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Female CEOs in China: Future Looks Brighter

Does the glass ceiling still exist for female executives around the world and is this a phenomenon that affects female executives in China?

By Fang Ying, Senior Writer, China Business Knowledge @ CUHK

When people think about the number of female CEOs in China, one might tend to think that it would be low, perhaps even lower when compared with companies in the West. A study on the gender of CEOs in China by CUHK Business School sheds new light on this issue.

The research shows that almost 4.5 percent of CEO positions in Chinese-listed companies are female. This actually compares favorably with the United States, where around 4 percent of “Fortune 1000” firms are led by female CEOs. The study indicates a rising trend in female CEO participation in China and breaks new ground in the examination of CEOs in relation to various aspects of Chinese-listed companies. Most of the research has focused on the gender diversity of managing boards at a global level and scholars have seldom looked so closely at China.

“There is very little analysis of the role of CEO gender in China, and some studies look at gender only superficially or tangentially,” says Paul McGuinness, a Professor in the Department of Finance at the Chinese University of Hong Kong (CUHK) Business School. “We go much deeper in our examination of the role of CEO gender effects in China.”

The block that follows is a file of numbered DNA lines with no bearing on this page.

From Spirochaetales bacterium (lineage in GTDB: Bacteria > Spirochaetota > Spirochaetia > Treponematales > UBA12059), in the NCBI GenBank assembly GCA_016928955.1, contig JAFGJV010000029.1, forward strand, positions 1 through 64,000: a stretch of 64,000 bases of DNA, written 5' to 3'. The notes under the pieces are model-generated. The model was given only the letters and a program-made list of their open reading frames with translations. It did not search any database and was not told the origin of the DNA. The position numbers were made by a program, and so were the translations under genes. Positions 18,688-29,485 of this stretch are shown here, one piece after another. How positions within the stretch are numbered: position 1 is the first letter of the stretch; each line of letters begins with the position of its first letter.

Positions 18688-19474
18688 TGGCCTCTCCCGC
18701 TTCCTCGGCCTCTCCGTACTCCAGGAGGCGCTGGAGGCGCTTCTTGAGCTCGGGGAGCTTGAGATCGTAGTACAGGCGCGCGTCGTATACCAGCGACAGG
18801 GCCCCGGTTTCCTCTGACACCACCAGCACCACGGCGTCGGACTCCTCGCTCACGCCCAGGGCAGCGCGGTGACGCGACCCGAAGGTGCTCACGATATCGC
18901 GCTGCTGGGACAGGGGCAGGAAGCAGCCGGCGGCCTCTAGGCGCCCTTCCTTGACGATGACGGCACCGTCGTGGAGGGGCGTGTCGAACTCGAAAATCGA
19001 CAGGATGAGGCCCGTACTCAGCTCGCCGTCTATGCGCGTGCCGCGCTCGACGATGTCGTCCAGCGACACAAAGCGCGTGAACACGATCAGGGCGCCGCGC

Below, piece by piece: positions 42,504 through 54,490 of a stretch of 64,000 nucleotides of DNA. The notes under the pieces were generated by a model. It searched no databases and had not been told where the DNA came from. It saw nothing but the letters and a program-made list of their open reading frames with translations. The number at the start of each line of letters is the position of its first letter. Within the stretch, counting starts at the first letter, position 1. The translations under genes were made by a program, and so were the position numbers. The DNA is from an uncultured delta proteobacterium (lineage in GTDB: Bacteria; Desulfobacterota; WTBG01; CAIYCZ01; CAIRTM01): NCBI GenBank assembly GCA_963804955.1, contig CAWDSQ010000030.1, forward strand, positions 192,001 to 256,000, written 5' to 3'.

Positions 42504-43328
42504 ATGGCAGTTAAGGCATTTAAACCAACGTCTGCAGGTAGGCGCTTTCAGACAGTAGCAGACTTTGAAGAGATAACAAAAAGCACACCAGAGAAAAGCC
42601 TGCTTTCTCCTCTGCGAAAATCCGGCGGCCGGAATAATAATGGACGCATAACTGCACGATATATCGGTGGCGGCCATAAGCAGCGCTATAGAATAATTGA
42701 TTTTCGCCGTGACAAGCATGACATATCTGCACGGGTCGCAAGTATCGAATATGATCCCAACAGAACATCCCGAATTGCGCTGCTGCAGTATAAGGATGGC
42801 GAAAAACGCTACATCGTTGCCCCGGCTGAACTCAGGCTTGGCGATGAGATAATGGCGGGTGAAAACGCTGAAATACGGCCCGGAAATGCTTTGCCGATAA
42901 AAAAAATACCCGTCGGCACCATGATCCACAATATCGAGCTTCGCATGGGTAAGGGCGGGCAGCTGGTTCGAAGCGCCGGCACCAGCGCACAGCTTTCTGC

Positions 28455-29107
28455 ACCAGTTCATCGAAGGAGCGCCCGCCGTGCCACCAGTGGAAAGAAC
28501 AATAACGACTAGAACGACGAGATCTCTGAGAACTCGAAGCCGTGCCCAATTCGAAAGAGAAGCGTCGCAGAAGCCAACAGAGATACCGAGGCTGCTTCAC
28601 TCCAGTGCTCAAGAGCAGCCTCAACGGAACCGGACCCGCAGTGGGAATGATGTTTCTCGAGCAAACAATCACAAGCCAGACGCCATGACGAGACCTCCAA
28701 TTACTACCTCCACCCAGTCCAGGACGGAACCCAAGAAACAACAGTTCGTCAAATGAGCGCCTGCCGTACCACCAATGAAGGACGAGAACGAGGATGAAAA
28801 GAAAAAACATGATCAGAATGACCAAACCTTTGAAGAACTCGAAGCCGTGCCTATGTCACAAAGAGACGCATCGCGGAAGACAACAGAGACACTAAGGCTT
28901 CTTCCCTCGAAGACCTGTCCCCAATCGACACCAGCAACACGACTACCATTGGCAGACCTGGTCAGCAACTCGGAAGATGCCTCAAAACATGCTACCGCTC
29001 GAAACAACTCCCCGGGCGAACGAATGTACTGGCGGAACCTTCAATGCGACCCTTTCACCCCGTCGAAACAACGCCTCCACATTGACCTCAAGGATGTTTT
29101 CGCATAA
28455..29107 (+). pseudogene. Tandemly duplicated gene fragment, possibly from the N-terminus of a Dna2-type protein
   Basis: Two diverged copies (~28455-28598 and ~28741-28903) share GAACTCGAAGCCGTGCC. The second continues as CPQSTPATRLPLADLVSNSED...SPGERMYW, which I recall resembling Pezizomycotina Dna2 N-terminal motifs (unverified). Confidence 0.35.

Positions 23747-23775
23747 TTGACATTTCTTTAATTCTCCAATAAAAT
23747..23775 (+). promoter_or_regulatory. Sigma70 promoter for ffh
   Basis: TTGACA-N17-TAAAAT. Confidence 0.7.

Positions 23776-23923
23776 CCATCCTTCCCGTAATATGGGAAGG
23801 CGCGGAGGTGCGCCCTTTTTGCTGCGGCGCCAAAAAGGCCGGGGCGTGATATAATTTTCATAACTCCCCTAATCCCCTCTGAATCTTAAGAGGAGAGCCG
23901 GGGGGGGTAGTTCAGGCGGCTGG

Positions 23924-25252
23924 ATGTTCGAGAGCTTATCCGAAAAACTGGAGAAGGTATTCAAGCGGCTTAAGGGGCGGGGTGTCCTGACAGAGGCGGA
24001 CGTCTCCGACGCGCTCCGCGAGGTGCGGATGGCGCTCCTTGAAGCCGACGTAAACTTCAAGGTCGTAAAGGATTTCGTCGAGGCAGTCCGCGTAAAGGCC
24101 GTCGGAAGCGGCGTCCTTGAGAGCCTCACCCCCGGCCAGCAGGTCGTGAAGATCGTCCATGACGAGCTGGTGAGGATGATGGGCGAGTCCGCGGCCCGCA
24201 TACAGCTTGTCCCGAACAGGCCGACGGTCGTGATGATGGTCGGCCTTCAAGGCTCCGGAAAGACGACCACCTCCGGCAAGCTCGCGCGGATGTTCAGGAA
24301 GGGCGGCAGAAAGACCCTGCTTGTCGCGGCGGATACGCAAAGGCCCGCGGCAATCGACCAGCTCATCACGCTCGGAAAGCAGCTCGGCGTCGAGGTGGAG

He stresses that over the past decade, China’s economy has undergone tremendous change with private companies emerging and competing side-by-side with longstanding state-owned companies. At the same time, women are becoming more prominent in the business sphere. Consequently, it is an appropriate time to explore the effects of such ownership change on Chinese women’s access to leadership positions.

Private Firms Have Nurtured the Trend

A central focus of the study is the extent to which growth in female CEO participation has been driven by the emergence of China’s private sector. From 11,000 firm-year observations over a nine-year period (2000-2008), the findings reveal that the recent growth in female CEO participation rates in China is due largely to privately controlled enterprises. Over the nine-year study period, Chinese female CEO participation rates in the private sector have risen from below 4 percent to more than 8 percent. In contrast, female CEO participation in state-controlled firms has remained more or less flat.

Is there a direct link between ownership and female CEO participation? “Yes, we believe there is,” explains Prof. McGuinness. “The greater the proportion of private ownership the more likely a female CEO.”

“Private companies in China are more likely to hire female CEOs. Female participation at the CEO level is not only increasing over time but at a faster rate in private firms. For state-owned enterprises, we detect little change in the proportion of female CEOs,” says Prof. Kevin Lam at the School of Accountancy of CUHK Business School.